With so many browser makers now using Chromium as their base, and contributing to its code, it should not be a huge surprise to see the Chromium browsers offering the highest scores here. Firefox does very well though, only a couple of points behind. Classic Edge, which has not been developed for over a year, is still quite compatible, but poor Internet Explorer is way behind the rest.

Introduction HTML 5 Compatibility and Web Browser Battery Life
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  • Gigaplex - Thursday, September 10, 2020 - link

    If we get complacent and stop testing, the quality will go downhill.
  • TheJian - Sunday, September 13, 2020 - link

    ROFL. That already happened. It's why I'm still on firefox 50's (ESR stopped at ~53.x before jumping to BS new versions). A browser without multi-row tabs in 2020? WTF? You all failed. Firefox=chrome now...Again, firefox, you failed to realize who you are. DIFFERENT, CUSTOMIZATION. Now, you're just chrome lite, I mean, chrome sh!te. LOL. My family hasn't ENJOYED the web since firefox gave up. Dad's on opera now (minor complaints, he just suffers through with lots of groaning all day), moms on new firefox (accidently updated) and wants to kill her PC, and I'm on old firefox which even rottentomatoes is attacking now as not being supported...WTF do you care about my browser for anyway RT? RT is just the new GAY IMDB now anyway as if IMDB didn't own that title lock stock and barrel already. We need a new TV site...LOL. But yeah, start doing browser articles on how each has destroyed their users fun. Start doing articles highlighting what they are NOT doing, as what they ARE doing sucks already and I have no need to read about how much worse they're getting. I can see that daily. They all suck now.
  • lioncat55 - Monday, September 14, 2020 - link

    Man, who hurt you. Your family can't enjoy browsing the web now? WTF is that. Unless your compiling your own browser, most people don't remotely care about the browser they use.

    Also, stacked tabs? F that, that just adds on more tool bars, what are you using a 800x400 crt, do you want your browser window to be 80x400 with all the old tool bars.
  • Carmen00 - Friday, September 11, 2020 - link

    Definitely not! The browser wars are still ongoing, and I hope that there will continue to be choice in the browser world. We've seen the terrible things that happen to standards and software when a single dominant browser decides to do its own thing, just because of its market position ... looking at you in particular, IE and Chrome. I hope that we never end up in a "Best Viewed With Browser X" scenario again — and if you don't know what I'm talking about here, thank your lucky stars. But with choice comes the necessity of seeing how good all the choices are, and this article is exceptionally useful in that regard.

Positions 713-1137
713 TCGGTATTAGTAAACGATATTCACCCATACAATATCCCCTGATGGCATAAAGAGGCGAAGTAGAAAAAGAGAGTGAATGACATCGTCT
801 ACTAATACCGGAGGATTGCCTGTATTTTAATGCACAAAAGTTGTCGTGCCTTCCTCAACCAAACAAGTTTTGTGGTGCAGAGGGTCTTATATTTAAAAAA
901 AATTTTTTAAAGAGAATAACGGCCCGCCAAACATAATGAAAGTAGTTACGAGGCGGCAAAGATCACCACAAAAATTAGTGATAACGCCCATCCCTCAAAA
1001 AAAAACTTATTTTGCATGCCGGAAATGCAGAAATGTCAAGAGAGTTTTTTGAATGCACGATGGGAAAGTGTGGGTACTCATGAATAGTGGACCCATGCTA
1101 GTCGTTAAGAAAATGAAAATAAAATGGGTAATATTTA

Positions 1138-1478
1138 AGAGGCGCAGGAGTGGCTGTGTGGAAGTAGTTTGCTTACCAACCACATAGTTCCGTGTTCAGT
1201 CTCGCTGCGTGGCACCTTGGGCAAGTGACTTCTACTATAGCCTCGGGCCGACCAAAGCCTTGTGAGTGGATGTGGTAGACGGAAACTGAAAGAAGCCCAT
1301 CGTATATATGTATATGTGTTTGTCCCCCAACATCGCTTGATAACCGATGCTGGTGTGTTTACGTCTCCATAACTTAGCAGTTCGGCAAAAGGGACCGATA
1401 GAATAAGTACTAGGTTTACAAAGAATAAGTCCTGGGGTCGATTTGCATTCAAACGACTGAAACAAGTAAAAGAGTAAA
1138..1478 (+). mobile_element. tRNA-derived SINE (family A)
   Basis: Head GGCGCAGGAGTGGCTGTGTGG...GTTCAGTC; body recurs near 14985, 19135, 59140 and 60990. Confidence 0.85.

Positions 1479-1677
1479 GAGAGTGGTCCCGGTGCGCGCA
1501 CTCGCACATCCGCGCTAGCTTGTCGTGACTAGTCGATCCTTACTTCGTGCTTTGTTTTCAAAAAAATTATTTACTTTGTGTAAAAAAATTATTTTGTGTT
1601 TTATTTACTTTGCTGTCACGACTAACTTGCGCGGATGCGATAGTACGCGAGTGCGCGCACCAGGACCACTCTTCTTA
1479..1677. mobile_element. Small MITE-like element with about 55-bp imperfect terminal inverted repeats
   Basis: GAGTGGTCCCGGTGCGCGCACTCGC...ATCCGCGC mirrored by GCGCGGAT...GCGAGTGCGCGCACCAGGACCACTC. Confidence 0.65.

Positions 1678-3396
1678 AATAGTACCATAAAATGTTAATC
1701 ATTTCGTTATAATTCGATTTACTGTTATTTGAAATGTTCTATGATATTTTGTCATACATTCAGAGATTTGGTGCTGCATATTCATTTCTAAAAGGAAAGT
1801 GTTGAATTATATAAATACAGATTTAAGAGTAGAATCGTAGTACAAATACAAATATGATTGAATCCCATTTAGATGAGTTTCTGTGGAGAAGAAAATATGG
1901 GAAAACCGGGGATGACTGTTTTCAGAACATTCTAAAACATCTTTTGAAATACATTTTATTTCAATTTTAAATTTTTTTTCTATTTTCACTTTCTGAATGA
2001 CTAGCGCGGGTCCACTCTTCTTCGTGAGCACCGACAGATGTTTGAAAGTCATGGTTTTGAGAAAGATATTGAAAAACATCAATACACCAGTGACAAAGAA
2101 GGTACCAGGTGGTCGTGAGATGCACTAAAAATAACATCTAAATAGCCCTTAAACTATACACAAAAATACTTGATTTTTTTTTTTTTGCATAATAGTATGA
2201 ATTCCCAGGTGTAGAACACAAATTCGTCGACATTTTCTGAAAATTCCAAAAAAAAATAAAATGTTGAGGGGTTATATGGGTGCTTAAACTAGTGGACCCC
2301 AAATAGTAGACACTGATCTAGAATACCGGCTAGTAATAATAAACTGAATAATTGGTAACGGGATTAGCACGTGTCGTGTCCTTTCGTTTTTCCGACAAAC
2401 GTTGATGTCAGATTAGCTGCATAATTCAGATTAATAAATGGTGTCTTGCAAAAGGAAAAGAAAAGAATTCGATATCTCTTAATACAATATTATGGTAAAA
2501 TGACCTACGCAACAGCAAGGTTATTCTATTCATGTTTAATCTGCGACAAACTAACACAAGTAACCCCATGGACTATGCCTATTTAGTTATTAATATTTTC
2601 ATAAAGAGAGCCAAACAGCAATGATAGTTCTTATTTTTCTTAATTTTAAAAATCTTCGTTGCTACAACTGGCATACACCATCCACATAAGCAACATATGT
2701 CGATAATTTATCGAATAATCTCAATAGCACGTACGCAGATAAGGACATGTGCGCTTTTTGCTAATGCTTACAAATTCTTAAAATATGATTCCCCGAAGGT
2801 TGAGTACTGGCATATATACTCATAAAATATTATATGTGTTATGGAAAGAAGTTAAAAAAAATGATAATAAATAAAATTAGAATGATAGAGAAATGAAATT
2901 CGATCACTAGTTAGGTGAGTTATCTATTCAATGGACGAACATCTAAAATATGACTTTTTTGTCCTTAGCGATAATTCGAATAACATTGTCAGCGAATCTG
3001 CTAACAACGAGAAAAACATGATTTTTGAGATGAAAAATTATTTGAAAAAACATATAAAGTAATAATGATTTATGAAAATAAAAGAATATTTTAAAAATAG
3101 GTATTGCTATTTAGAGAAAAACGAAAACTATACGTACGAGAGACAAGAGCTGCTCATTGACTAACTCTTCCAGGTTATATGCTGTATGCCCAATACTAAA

From the article,

    "There was a years-long PR war with Microsoft begging developers to write websites to standards and features, rather than just based on a User Agent String, but that war was lost, and in a surprising, but also necessary move, Microsoft abandoned its browser and joined the Chromium gang."

    Now, for those of us who remember (and had to code for) the IE6 days, this "write standard code" attitude from Microsoft was preceded by YEARS of completely ignoring the standards and telling developers to suck it up and ONLY write for IE6. They trained devs to look at the user-agent string. They created the problem, and ironically, they're the ones who had to abandon their own technology because of it!
  • lmcd - Friday, September 11, 2020 - link

    Microsoft abandoned its browser way before then, when the Windows team or whoever is above them decided the Edge team should be stuck on a 6-month release cycle with no backports to old Windows 10 feature versions.
  • grant3 - Sunday, September 13, 2020 - link

    Would you mind clarifying: is it your opinion that it's GOOD or that it's BAD for a dominant browser engine to ignore web standards and force developers to look at user-agent strings?

    Or is it only bad in 2001, but good in 2020?

    Or is it only bad when Microsoft does it, but good when Google does it?
  • Carmen00 - Sunday, September 13, 2020 - link

    ?? It's bad, period. Developers should never have to look at user-agent strings. What part of my post made you think that I think it's a good thing?

    It's just funny and ironic that it's Microsoft who made the problem and is now decrying it.
  • Lord of the Bored - Sunday, September 13, 2020 - link

    Before Internet Explorer, we had "best with Netscape Navigator". Only diffrence was scripting to detect useragent wasn't really possible, so we put animated buttons in to make sure people knew what they were supposed to run.
  • flyingpants265 - Saturday, September 12, 2020 - link

    Firefox is clearly faster than Chrome but I don't understand why the UI sucks so bad. Just give us the option to make the UI identical pixel-for-pixel to Chrome, and I'll switch to FF instantly.
  • JfromImaginstuff - Tuesday, September 15, 2020 - link

    Well there some themes that you could use if all you're after is looks else I don't know